I was at a cousin’s wedding this past month when someone asked me for a couples therapist’s advice for a great marriage. The question really made me think: How do you teach someone to be a good spouse? Is that something that comes from learning by example, watching your parents for years in their interactions? To some degree, probably. But what about people with less-than-model examples in their lives?
Although many marital problems cannot be solved by adhering to the following three recommendations alone, they can help excited newlyweds as they merge from two individuals to one cohesive unit:
- Be available to each other: You can find someone to help clean the house or have groceries delivered, but you cannot replace the special and unique emotional gift you can offer your spouse. You have the opportunity to offer kind words of love, open arms, and perhaps most importantly, an open ear. When you return from a long day at work, you can put down the phone and close the laptop and ask your partner about his or her day. The loving words and unconditional support are things your spouse cannot receive in the same way from another relationship. Make time to listen and to ask him or her about the things that are going on at work or with family/friends. In addition to the words and emotional support, you have the power to offer your body, if you feel so inclined, as a means to comfort and seal the connection. The intimate bond between a husband and a wife is something only you two share with each other.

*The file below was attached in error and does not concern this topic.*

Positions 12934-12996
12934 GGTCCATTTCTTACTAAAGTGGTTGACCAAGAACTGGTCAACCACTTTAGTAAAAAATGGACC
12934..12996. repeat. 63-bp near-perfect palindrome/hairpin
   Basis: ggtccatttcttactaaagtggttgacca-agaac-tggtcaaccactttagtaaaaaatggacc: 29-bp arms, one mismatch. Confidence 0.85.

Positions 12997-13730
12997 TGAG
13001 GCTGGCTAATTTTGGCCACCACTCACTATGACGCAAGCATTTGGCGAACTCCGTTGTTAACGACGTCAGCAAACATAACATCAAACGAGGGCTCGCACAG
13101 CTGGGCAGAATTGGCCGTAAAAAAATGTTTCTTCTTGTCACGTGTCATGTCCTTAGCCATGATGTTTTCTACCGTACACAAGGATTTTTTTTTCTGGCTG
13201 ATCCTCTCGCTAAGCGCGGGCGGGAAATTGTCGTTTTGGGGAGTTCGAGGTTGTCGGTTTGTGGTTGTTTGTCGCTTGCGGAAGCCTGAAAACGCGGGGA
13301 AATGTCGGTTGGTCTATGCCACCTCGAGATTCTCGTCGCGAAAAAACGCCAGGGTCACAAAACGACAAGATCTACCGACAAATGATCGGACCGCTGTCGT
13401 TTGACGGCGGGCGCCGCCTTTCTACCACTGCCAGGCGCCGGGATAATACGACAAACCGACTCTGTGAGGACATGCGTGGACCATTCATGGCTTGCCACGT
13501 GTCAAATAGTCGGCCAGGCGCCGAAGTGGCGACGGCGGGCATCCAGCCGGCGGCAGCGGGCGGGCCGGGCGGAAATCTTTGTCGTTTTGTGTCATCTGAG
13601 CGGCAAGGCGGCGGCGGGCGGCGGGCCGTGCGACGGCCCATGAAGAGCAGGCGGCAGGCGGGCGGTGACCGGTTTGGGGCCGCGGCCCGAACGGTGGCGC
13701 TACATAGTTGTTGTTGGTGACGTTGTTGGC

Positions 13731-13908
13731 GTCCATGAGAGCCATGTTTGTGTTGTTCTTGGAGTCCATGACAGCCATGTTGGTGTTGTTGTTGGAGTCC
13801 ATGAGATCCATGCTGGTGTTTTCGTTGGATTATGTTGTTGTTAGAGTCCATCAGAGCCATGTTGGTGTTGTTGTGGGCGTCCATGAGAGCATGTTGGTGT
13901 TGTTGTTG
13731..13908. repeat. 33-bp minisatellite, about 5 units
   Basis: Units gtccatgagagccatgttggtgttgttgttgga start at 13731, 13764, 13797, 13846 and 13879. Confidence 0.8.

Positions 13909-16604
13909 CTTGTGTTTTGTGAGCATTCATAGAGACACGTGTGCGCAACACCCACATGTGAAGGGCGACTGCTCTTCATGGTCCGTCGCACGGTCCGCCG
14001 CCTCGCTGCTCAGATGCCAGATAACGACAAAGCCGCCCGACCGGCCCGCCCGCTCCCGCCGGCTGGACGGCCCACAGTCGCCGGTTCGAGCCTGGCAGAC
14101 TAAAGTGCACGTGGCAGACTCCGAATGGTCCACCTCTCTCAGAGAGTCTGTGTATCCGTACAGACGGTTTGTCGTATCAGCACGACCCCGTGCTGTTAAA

- Love (the emotion and the verb): It’s easy to find faults in people. It’s easy to become fixated on the negative or irritating attributes of someone, especially someone you live with. However, you can make a conscious effort to choose to feel gratitude and loving feelings toward your spouse. Concentrate on your spouse’s strengths and positive attributes and connect those to feelings of love. This will help you to make the connection to physical expressions of love. Men often look to sex as a way to express emotional intimacy, and while that is true of many women as well, some need emotional intimacy to have sex. If you offer your spouse emotional and physical intimacy, you increase the chances that you will both have your needs met.
- Keep disputes private and praise public: Children should grow up in an environment where parents demonstrate praise and work out their disagreements privately. Although many people believe they are being “fake” or lying to their children by doing this, there is no need to bring children into marriage issues. This only confuses children and may leave them feeling conflicted about which parent to support. When out with friends or family, do not criticize your spouse. You can discuss your problems with a close friend or confidant, but resist from openly discussing issues in a larger group or public setting. Aside to the ladies: studies have shown that when women sit around together and complain about their husbands, there is a higher rate of divorce. Resolve marriage issues privately with one another or with the help of a therapist. Conversely, you can never give enough praise. Studies have shown that people give less praise than they think they do. You can never give enough. This will make your spouse feel encouraged and loved.
© Copyright 2014 GoodTherapy.org. All rights reserved. Permission to publish granted by Mieke Rivka Sidorsky, LCSW-C, CST, therapist in Silver Spring, Maryland
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